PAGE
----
Remembering where we have been and what we have been through is valuable. It can teach us things from a perspective that we didn't have before, but in order to heal and apply those lessons we must not allow ourselves to be re-traumatized over and over again.
Honoring our experiences and those of our loved ones, service members, firefighters, police officers, and the many others who remember that day is an important part of our country's culture, history, ,resolve, and healing. It is important that we always honor each other for the resolve that was shown that day and ever after. We must also teach the generations to come what that day meant and how it changed the world we know.
If you are someone who was immediately and deeply impacted by that day, know that it's okay to not read the papers or turn on the television. You must care for you in the best way possible and sometimes the media coverage, although with or without good intention, can be re-traumatizing. It does not mean that you don't care or that you don't honor the events of that day, but it does mean that you've been through enough and you can quietly show your reverance for that day in a way that is personal to you.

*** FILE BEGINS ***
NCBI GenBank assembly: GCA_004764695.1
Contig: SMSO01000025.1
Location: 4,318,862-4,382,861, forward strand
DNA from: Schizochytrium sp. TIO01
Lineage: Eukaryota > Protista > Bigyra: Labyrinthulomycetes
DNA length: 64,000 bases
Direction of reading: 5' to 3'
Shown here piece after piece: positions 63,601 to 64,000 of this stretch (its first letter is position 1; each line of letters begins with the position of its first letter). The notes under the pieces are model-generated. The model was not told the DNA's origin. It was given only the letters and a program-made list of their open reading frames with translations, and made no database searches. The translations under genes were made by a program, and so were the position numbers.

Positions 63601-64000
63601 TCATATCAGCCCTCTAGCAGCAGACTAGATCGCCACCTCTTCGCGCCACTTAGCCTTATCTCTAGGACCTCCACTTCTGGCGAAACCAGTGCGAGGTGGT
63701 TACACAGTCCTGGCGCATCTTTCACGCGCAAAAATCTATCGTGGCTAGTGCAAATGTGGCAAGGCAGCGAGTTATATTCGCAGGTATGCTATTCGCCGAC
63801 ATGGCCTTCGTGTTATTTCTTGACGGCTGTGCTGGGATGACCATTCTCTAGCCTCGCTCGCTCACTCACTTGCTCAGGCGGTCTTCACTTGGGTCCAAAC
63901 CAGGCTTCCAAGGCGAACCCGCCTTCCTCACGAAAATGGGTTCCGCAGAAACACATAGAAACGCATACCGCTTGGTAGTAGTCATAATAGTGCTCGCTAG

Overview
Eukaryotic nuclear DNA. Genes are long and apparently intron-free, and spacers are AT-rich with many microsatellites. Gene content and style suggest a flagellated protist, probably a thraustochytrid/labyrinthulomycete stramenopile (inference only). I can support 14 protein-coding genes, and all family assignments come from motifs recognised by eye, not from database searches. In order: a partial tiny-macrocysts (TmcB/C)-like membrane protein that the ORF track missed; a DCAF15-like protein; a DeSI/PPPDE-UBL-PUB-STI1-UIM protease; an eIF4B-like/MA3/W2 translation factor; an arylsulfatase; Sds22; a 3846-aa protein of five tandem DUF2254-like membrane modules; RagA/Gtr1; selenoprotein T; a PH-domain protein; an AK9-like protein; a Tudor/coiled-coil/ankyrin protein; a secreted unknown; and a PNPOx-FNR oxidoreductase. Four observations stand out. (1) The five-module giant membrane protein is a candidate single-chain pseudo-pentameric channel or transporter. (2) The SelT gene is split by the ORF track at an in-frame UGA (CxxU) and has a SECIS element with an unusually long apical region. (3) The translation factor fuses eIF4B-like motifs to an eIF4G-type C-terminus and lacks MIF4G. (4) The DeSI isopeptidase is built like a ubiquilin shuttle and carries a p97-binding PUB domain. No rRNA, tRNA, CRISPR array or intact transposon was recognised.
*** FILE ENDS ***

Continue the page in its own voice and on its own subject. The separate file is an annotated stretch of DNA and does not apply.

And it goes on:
There are many local and national events that take place for the public to show their reverance for those that were lost and those that have passed fighting for our safety, but for those who that loss was personal, it can be difficult to attend those kinds of events.
Remember that our nervous system does not have different departments for fear. Stress chemicals are stress chemicals. The brain doesn't compartmentalize fear. Watching the events of that day again on television can bring up those very same feelings you had on that day 15 years ago because the fears rise and the same stress chemicals that operated then, now operate in much the same way today. It's important to be kind to yourself and allow healing to take place in a way that feels best for you. Know that you are never alone and if you need someone to be with you, reach out.
Photo by Janise Witt Photography